... shows the crucial role of community itself as part of our perseverance as gender-variants, gender-outlaws, and genderful people whose art is armour against bigotry, violence, and silencing.
Still image, "kings", Colleen Ayoup, 2001, GIV

Still image, "kings", Colleen Ayoup, 2001, GIV

I CAN HAZ PERSEVERANCE?
 

The filmmakers in PERSEVERANCE: I Am Here For This help us articulate the “why” of identity and its complex representations in moving images as in life. “Homeless bisxual drug-involved sex-worker” may sound salacious to some, distasteful to others, or like a byline on Grindr depending on who’s asking. And Rodrigue Jean is asking in his "Love in the Time of Civil War" ( "L'Amour dans le temps de la guerre civile", F3M ), a vérité Big Fiction milestone beautifully sculpted from the debris of Jean’s many years working on the Épopée project, a collective that brought us "Hommes à louer" (NFB, 2009) with a student-strike documentary tour-de-force in "Insurgence" (2013). As Canada’s Chantal Akerman with an unflinching indie aesthetic, Jean is the perfect antidote to the melodrama and glamour that is too often the crutch of many a gay white male director (désolé Xavier Dolan).


"Les Politiques du coeur" (GIV) is essential viewing from Toronto activist Nancy Nicol in collaboration with feminist historian Irène Dimczuk on the watershed topic of same-sex marriage and parenthood. Oft-bemoaned by leftist queers for the excessive airtime “gay marriage” received in the 2000s, Nicol’s documentary shows how this strategy for legal acceptance - attained in Canada in 2005 and shortly before in Québec’s civil unions - was seen as crucial for child custody and an important wedge issue in opposing the heteropatriarchy, even if nowadays many Canadians and Quebeckers might find it hokey or even counterrevolutionary because this legal designation creates a hierarchy of relationships and sustains heteronormative judgments of property and propriety.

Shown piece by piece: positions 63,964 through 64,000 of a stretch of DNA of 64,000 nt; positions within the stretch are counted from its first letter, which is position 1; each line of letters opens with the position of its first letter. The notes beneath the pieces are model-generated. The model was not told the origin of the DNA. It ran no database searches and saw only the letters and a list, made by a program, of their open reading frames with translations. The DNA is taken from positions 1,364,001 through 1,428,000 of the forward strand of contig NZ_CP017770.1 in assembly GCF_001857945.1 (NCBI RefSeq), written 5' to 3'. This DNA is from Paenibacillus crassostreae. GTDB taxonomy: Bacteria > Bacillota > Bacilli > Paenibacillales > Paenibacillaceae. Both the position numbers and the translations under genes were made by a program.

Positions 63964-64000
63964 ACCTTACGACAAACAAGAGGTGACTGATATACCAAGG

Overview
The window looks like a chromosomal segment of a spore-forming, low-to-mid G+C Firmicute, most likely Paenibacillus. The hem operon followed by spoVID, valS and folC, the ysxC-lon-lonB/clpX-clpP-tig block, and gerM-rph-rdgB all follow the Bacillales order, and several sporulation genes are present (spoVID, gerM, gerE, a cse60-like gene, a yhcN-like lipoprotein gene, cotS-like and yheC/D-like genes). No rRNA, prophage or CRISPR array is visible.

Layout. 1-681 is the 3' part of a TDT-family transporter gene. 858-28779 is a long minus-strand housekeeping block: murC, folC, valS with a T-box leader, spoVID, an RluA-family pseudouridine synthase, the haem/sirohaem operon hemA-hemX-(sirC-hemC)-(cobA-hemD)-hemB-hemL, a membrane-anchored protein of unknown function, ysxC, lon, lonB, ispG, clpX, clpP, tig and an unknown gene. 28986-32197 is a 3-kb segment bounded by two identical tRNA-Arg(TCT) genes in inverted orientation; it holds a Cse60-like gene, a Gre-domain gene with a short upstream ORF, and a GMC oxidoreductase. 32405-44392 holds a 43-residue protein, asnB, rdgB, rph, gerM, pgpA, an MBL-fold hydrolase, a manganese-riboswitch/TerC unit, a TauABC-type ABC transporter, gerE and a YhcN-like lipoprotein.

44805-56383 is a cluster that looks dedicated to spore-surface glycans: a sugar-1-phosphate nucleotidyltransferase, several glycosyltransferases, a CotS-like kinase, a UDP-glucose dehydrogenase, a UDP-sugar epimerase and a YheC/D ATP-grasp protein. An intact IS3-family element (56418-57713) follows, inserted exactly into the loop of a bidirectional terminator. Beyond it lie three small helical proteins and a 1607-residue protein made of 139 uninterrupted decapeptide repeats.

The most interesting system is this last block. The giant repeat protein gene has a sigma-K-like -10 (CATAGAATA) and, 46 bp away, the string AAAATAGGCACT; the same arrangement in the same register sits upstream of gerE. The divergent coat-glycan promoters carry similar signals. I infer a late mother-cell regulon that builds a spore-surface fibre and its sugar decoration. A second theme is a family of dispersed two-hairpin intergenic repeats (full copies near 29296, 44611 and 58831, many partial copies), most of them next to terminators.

And what about you, dear viewer, watching this alone on your laptop on a Friday night having eschewed the millennial “Netflix and chill” in favour of some more intellectual fare? Are you single again? Did they/she/he/ze/we break your heart (again)? I am there with you. I am here for this. In watching Midi Onodera’s "The Basement Girl" (CFMDC), I hope you get the feeling I get at film festivals, campus screenings, loft screenings, white-bedsheet-on-a-clothesline screenings, that you are watching-with, and that these works get you to come to our window, to crawl inside, and wait by the light of the moon. 

I hope you get the feeling...that you are watching with us, and that these works get you to come to our window, to crawl inside, and wait by the light of the moon.